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statement on event-stream compromise

Hey everyone - this is not just a one off thing, there are likely to be many other modules in your dependency trees that are now a burden to their authors. I didn't create this code for altruistic motivations, I created it for fun. I was learning, and learning is fun. I gave it away because it was easy to do so, and because sharing helps learning too. I think most of the small modules on npm were created for reasons like this. However, that was a long time ago. I've since moved on from this module and moved on from that thing too and in the process of moving on from that as well. I've written way better modules than this, the internet just hasn't fully caught up.

@broros

otherwise why would he hand over a popular package to a stranger?

If it's not fun anymore, you get literally nothing from maintaining a popular package.

One time, I was working as a dishwasher in a resturant, and I made the mistake of being too competent, and I got promoted to cook. This was only a 50 cents an hour pay rise, but massively more responsibility. It didn't really feel worth it. Writing a popular module like this is like that times a million, and the pay rise is zero.

I've shared publish rights with other people before. Of course, If I had realized they had a malicious intent I wouldn't have, but at the time it looked like someone who was actually trying to help me. Since the early days of node/npm, sharing commit access/publish rights, with other contributors was a widespread community practice. https://felixge.de/2013/03/11/the-pull-request-hack.html open source is driven by sharing! It's great! it worked really well before bitcoin got popular.

So right now, we are in a weird valley where you have a bunch of dependencies that are "maintained" by someone who's lost interest, or is even starting to burnout, and that they no longer use themselves. You can easily share the code, but no one wants to share the responsibility for maintaining that code. Like a module is like a piece of digital property, a right that can be transferred, but you don't get any benefit owning it, like being able to sell or rent it, however you still retain the responsibility.

I see two strong solutions to this problem...

  1. Pay the maintainers!! Only depend on modules that you know are definitely maintained!
  2. When you depend on something, you should take part in maintaining it.

Personally, I prefer the second, but the first probably has it's place. These arn't really mutually exclusive, anyway.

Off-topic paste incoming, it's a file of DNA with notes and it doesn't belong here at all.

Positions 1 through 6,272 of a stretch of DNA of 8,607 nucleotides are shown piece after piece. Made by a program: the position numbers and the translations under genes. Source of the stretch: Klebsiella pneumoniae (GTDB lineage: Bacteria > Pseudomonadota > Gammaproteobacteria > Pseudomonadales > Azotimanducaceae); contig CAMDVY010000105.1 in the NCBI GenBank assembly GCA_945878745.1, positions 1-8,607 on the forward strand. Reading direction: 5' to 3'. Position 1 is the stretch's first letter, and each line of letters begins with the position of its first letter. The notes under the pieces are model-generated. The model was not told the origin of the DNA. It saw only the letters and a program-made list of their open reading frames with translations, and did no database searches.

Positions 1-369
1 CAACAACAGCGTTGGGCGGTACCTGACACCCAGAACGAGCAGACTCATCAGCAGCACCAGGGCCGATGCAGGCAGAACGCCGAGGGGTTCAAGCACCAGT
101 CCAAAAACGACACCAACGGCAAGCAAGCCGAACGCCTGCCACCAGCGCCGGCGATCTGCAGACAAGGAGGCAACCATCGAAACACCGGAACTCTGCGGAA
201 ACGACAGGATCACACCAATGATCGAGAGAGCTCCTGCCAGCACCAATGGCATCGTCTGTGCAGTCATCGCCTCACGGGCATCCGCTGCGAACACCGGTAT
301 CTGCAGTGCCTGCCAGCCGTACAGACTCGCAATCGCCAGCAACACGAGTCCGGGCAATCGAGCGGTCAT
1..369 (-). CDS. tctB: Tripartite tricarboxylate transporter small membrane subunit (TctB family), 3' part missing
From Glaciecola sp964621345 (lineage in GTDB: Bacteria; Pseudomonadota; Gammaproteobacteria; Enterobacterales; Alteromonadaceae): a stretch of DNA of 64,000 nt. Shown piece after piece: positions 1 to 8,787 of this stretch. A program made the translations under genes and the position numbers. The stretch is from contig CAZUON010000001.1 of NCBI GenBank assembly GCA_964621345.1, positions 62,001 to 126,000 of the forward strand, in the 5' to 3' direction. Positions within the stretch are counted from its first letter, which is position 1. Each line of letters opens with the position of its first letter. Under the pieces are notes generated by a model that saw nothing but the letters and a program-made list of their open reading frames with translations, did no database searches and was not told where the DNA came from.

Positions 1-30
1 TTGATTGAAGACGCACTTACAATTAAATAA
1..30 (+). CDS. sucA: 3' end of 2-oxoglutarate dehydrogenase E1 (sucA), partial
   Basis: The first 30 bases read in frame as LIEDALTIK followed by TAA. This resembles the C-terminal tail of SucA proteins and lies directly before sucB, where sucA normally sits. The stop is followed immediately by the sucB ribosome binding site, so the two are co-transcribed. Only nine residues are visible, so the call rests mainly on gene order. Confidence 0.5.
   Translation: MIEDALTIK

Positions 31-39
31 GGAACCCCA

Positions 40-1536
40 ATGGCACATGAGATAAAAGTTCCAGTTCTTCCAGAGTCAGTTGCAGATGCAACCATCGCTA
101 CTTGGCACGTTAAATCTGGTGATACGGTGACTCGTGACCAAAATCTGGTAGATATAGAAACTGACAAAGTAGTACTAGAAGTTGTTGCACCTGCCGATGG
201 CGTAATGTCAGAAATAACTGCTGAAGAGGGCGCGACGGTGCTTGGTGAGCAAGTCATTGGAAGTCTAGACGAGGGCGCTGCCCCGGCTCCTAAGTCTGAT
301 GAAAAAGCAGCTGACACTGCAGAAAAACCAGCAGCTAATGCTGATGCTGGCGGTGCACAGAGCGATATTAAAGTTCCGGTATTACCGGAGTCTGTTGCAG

As to this particular issue, I have emailed npm support and suggested that they give the module to @FallingSnow and ar @XhmikosR

@dominictarr

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dominictarr commented Nov 26, 2018

note: published here because of "cannot post at this time" errors on the original thread.

@joshmanders

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joshmanders commented Nov 26, 2018

Well said, @dominictarr. This is not a problem with Node. This is not a problem with npm, this is not a problem with you. This is a problem with people being put in a state of responsibility for something they didn't ask to be put in a state of responsibility for.

You wrote code because you wanted to and gave it away free. Someone else decided to depend on that code, which in return got depended on by someone else, next thing you know you're little package is being used by 2/3rds of the internet.. And you're somehow required to give 100% SLA to people who use that code, because they decided to build a business that depends on that code and feel they aren't responsible for paying for it, because IT'S OPEN SOURCE!!!

@ArneBab

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ArneBab commented Nov 26, 2018

If only someone had warned us that free software is not about price but about Freedom … someone who started copyleft free software by getting paid to create it … https://www.gnu.org/philosophy/selling.en.html

Calling it open source obviously did not help with getting maintainers paid, so maybe it’s time to revisit the use of the term "open source" on NPM, too, and call it free software again. And ask people for donations, subscriptions and patronage to help keep the software they use and need free. And if the original author does not want to do it, let companies step up and offer paid maintenance.

If only we had a way to distribute packages with maintenance by third parties. Something like distributions. That accept donations.

@togakangaroo

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togakangaroo commented Nov 26, 2018

An idea I posted in a few places:

This is all coming from the point of view that the problem with large dependency chains is trust - trust that all those hundreds of projects in that massive chain have maintainers with good controls to prevent abuse. One way to add to trust would be to have multiple maintainers - if a project has 3 or 4 maintainers, they're less likely to have such issues.

So. Why not an Open Source Maintainer "Dating App"? Where you match people and their projects to facilitate "OSS rings/guilds/whatever". Where groups of people all cumulatively commit to maintain groups of projects?